# Get levelpaths
fpath <- add_levelpaths(fpath, name_attribute = "GNIS_ID",weight_attribute = "arbolatesum", 
  status = FALSE, override_factor = 5)
#> Loading required namespace: future
#> Loading required namespace: future.apply

# Print
#> Simple feature collection with 6 features and 10 fields
#> Geometry type: LINESTRING
#> Dimension:     XY
#> Bounding box:  xmin: 1514059 ymin: 1551922 xmax: 1518746 ymax: 1554515
#> Projected CRS: +proj=aea +lat_0=23 +lon_0=-96 +lat_1=29.5 +lat_2=45.5 +x_0=0 +y_0=0 +ellps=GRS80 +towgs84=0,0,0,0,0,0,0 +units=m +no_defs
#> # A tibble: 6 × 11
#>        id    toid levelpath_outlet_id topo_sort levelpath
#>     <int>   <dbl>               <int>     <int>     <dbl>
#> 1 8897784       0             8897784         1         1
#> 2 8894360 8897784             8897784         2         1
#> 3 8894356 8894360             8897784         3         1
#> 4 8894354 8894356             8897784         4         1
#> 5 8894350 8894354             8894350         5         5
#> 6 8893884 8894350             8894350         6         5
#> # ℹ 6 more variables: geom <LINESTRING [m]>, da_sqkm <dbl>, length_km <dbl>,
#> #   GNIS_ID <chr>, terminal_id <int>, arbolatesum <dbl>

plot(fpath["topo_sort"], key.pos = NULL, reset = FALSE)
plot(fpath["levelpath"], key.pos = NULL)

Finally, let’s visualize these advanced VAAs!

In the below animation, each newly added level path is shown in blue, with the outlet flowline colored in red. Remembering that sort_network() sorts flowlines such that headwaters come first and the terminal flowlines last we invert the network so that level paths fill in from outlet to head waters. For clarity, only levelpaths with more than 2 flowlines are shown.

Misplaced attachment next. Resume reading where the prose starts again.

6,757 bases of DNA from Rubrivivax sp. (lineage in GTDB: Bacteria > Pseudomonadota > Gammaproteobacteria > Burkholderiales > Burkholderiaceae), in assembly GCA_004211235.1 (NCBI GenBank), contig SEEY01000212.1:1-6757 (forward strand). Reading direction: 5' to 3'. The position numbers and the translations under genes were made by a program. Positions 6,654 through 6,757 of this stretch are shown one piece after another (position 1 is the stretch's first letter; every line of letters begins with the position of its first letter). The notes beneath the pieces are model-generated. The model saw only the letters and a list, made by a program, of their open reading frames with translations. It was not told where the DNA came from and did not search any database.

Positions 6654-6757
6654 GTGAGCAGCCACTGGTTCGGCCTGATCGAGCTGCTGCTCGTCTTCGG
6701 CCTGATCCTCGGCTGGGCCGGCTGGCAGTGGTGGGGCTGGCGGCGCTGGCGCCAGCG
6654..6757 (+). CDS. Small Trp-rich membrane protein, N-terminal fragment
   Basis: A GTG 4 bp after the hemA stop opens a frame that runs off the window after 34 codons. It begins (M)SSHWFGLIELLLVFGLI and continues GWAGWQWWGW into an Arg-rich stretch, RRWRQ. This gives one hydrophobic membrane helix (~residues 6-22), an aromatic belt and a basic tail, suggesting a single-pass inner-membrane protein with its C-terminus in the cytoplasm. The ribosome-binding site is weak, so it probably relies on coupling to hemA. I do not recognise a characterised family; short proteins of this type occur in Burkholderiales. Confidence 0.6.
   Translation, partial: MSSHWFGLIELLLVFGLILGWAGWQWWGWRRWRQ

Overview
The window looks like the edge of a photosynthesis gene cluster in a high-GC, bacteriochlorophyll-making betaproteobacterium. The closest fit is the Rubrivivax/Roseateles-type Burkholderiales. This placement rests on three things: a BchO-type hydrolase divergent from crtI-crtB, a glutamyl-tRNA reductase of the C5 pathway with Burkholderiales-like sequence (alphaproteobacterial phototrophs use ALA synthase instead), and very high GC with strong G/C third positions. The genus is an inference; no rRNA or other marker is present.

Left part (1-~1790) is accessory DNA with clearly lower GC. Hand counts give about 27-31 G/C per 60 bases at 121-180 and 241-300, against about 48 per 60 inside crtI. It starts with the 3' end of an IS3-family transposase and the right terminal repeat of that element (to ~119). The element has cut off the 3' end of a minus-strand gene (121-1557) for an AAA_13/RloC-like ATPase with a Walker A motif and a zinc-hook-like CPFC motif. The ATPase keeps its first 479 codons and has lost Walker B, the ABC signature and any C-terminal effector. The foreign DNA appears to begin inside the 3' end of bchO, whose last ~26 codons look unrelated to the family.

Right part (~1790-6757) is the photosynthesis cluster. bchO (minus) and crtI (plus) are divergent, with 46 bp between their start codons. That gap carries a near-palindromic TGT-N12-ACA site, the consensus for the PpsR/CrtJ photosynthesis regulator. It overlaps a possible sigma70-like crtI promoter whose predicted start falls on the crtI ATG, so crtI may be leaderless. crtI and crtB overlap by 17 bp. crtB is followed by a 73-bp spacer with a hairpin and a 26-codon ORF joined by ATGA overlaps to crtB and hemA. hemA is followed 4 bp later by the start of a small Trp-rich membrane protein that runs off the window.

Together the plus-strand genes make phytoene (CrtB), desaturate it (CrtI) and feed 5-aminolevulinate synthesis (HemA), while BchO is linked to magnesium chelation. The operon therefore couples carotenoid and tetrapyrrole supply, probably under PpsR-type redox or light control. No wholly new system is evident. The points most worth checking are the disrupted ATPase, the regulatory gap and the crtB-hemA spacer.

# Invert plotting order
fpath <- dplyr::arrange(fpath, topo_sort) 

# Level Paths with more then 2 flowlines
lp <- dplyr::group_by(fpath, levelpath) %>%
dplyr::filter(n() > 2) 

# Unique Level Path ID
lp <-  unique(lp$levelpath)

# Terminal flowline 
terminal_fpath <- dplyr::filter(fpath, id %in% terminal_id)

gif_file <- "levelpath.gif"

  for(i in 1:length(lp)) {
    lp_plot <- dplyr::filter(fpath, levelpath == lp[i])

    outlet_plot <- dplyr::filter(lp_plot, id %in% terminal_id)

    plot(sf::st_geometry(fpath), lwd = 0.5, col = "grey")
    plot(sf::st_geometry(terminal_fpath), lwd = 3, col = "red", add = TRUE)
    plot(sf::st_geometry(dplyr::filter(fpath, levelpath %in% lp[1:i])), add = TRUE)
    plot(sf::st_geometry(lp_plot), col = "blue", add = TRUE)
    plot(sf::st_geometry(outlet_plot), col = "red", lwd = 1.5, add = TRUE)
}, gif_file, delay = 0.5)
#> [1] "C:\\Users\\dblodgett\\AppData\\Local\\Temp\\1\\RtmpmgsqbW\\Rbuildc1d8442f47cd\\hydroloom\\vignettes\\levelpath.gif"



This entire process of sorting the network and building topo_sort, levelpath, and derivative variables is wrapped in the nhdplusTools add_plus_network_attributes function to provide performance and simplicity. It supports parallelization and will print status updates in the case when the input network is very large. add_plus_network_attributes returns NHDPlus attribute names (truncated per shapefile rules as is done in the NHDPlus database).

The attributes described in this vignette assume that diversions in the network have zero flow such that diversions are treated as if they were headwaters. See the vignette("non-dendritic") for information about attributes that include connected divergences.